Microsoft’s giant deal with Activision Blizzard is complete and means Ubisoft has now secured the cloud streaming rights to Obligations, all other current Activision Blizzard games and those to be released in the next 15 years. It was a key concession from Microsoft that helped the deal clear with UK regulators. But what does all that mean?
Ubisoft will now control where Obligations and other Activision Blizzard games appear on cloud gaming services, with the exception of EU countries and the various cloud gaming agreements that Microsoft previously signed. If you live in a country that is part of the European Economic Area (EEA), which includes EU countries and also Iceland, Liechtenstein and Norway, you will get a free license to stream via “any cloud game streaming service.” your choice”. ”All current and future Activision Blizzard games for PC and console that you have purchased.
If you’re outside the EEA, then it’s up to Ubisoft which services get the cloud streaming rights for Activision Blizzard games, including licensing them to Microsoft to include them in Xbox Cloud Gaming. In theory, Ubisoft could deny Microsoft a license for future Activision Blizzard games, but in reality that’s highly unlikely to happen. However, Microsoft will need to pay a wholesale agreement fee to license Activision Blizzard games for its cloud services.
It’s also legally possible for Ubisoft to offer Activision Blizzard games exclusively on certain cloud providers, but again, it’s highly unlikely. I say unlikely because, unlike secret deals in the gaming industry to gain exclusivity or keep games out of Xbox Game Pass, everyone knows that Ubisoft controls the rights here and the company would face backlash if it tried to deny or block games from certain cloud services. . Cloud providers will also continue to be offered a free license to stream these games in EU markets, thanks to the European Commission’s solution.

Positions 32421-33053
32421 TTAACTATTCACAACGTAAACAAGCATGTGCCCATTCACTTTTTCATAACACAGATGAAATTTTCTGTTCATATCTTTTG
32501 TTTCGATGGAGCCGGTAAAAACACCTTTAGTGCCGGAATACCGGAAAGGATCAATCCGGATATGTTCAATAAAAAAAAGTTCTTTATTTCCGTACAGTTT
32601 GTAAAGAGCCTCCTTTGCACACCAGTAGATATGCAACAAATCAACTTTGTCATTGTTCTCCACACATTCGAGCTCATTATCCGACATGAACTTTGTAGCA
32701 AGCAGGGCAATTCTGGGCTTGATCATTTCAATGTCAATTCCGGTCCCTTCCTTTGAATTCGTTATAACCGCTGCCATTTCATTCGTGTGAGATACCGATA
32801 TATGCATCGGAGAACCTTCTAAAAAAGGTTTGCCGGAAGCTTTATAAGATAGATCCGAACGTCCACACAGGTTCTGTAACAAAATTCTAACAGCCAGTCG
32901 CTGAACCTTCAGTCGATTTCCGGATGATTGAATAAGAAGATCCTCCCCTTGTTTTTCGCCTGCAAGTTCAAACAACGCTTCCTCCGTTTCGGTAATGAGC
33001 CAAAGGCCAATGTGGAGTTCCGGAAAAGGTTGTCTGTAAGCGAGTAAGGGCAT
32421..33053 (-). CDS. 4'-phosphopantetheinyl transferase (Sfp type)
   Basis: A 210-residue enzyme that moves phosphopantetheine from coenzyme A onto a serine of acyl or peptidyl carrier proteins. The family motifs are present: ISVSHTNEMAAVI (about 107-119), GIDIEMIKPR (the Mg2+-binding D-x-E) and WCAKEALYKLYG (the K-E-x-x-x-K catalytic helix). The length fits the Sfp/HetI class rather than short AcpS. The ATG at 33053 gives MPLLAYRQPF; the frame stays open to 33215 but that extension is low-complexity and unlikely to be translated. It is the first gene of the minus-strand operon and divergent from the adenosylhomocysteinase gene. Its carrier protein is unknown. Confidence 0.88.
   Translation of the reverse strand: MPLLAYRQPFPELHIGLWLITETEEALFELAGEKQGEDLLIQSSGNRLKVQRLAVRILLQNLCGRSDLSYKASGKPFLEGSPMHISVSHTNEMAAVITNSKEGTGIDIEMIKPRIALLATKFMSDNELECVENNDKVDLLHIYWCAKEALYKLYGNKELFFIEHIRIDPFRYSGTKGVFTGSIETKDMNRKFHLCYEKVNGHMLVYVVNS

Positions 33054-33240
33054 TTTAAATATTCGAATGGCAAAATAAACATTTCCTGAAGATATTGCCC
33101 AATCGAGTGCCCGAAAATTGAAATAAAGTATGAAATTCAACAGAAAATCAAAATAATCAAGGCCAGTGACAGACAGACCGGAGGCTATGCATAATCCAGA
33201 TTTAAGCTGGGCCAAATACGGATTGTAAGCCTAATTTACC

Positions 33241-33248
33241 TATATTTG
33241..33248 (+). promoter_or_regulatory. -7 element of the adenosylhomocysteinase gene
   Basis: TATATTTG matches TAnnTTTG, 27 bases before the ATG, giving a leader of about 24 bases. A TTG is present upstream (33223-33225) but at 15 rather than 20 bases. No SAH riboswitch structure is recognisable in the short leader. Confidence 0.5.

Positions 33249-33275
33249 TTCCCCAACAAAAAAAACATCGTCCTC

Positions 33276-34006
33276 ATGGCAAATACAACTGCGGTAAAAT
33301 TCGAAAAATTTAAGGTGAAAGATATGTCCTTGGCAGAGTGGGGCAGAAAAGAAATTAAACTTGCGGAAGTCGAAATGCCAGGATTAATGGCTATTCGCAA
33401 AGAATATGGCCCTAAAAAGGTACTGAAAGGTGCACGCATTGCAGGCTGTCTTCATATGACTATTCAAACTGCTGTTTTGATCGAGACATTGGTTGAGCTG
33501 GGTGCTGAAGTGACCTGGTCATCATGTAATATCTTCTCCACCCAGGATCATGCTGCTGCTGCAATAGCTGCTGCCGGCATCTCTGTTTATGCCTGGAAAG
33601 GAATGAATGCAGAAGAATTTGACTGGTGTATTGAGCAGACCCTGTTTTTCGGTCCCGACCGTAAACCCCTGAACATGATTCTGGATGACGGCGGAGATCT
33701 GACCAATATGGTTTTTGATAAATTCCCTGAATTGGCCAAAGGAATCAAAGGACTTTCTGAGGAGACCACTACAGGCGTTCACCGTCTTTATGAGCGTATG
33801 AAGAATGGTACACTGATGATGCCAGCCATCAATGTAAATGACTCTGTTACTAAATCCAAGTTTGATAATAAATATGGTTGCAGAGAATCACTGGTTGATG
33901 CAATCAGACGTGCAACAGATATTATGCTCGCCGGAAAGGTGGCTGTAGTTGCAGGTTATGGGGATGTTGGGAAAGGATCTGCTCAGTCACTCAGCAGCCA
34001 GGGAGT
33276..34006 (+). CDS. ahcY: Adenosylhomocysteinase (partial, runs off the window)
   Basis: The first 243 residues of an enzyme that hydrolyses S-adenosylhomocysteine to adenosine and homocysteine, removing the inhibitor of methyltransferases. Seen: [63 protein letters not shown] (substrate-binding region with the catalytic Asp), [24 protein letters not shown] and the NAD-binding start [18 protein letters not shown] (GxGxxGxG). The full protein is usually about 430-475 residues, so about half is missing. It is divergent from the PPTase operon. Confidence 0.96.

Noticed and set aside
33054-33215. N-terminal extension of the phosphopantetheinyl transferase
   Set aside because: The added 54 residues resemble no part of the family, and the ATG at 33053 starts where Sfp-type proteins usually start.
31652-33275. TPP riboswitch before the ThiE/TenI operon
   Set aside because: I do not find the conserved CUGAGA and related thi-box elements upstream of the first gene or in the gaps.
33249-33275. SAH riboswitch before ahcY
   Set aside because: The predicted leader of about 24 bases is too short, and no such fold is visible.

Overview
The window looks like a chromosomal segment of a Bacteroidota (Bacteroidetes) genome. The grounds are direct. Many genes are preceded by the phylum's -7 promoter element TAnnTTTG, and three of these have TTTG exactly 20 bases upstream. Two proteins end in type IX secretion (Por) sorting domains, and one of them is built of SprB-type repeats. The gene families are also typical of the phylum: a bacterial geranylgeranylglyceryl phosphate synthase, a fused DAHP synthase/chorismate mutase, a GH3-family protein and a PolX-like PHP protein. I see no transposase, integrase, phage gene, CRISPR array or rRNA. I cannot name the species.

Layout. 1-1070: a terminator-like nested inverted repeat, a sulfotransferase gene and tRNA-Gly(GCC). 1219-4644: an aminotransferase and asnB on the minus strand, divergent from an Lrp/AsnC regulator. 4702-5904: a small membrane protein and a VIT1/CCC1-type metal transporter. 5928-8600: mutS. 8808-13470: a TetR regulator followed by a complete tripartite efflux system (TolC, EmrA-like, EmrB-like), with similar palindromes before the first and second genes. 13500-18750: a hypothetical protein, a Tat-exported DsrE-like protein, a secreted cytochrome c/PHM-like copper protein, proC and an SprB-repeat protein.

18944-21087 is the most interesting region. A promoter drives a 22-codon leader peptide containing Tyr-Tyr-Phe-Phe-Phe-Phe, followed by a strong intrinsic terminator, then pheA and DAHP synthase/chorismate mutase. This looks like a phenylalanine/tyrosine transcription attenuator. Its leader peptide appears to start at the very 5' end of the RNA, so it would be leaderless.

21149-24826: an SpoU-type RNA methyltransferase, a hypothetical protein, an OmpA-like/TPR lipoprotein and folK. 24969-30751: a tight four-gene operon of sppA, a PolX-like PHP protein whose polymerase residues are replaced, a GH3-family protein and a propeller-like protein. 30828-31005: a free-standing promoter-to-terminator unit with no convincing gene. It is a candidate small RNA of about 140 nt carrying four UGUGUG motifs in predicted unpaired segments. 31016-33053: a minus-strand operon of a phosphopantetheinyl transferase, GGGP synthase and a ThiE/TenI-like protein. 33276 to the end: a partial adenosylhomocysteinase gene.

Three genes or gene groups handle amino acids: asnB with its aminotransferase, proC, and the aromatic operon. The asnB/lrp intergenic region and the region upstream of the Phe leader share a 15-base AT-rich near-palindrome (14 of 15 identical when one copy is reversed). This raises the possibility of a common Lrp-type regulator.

Several companies wanted cloud gaming rights for Activision Blizzard games and essentially had to take it to the UK Competition and Markets Authority. The interview-like process meant that the CMA selected the companies that would work best with its cloud gaming concerns, and it was then up to Microsoft to ultimately decide which company to restructure its deal with.
“We have been active in the streaming space for a long time and that is one of the reasons Microsoft came to us; we were the first studio Google worked with for Stadia; the first company Amazon worked with for Luna; and we have been a partner of NVIDIA GeForce Now for years.” explains chris early, senior vice president of strategic partnerships and business development at Ubisoft. “For Microsoft, it made sense that if anyone was going to be familiar with the space and know what the value of streaming would be, it would be us. And we also saw the value.”
The deal with Ubisoft means that Activision Blizzard games will now be available on Ubisoft Plus, the company’s game subscription service. Work begins today to add these games to Ubisoft’s subscription, but it is unclear when they will all be available.
While the agreement lasts for 15 years, the licenses are perpetual, so Ubisoft will continue to own the rights and can continue to provide games to people and companies around the world (outside the EEA) even after those 15 years pass. .
“Our expectation is that they will be in Ubisoft Plus, and then we will have the rights to be able to give individual licenses to companies as well,” says Early. “Maybe there’s a company somewhere in the world that wants to license those rights and add them to the streaming service they have or start a new streaming service, and I think that’s going to be part of the fun of the next 15 or so years of how The streaming evolves.”
Microsoft cloud gaming deals
Activision Blizzard games will also be available on a variety of cloud gaming services thanks to deals Microsoft struck to appease EU regulators. Those agreements include:
- Nvidia: operator of the GeForce Now cloud gaming service
- Boosteroid – the largest independent cloud gaming provider based in Ukraine
- Nware: cloud gaming provider based in Spain
- Ubitus – Taiwan-based cloud gaming provider
- EE: British mobile network provider
Microsoft has also signed agreements with Nintendo and Sony to Obligations and made a commitment to Valve to maintain Obligations in your Steam store.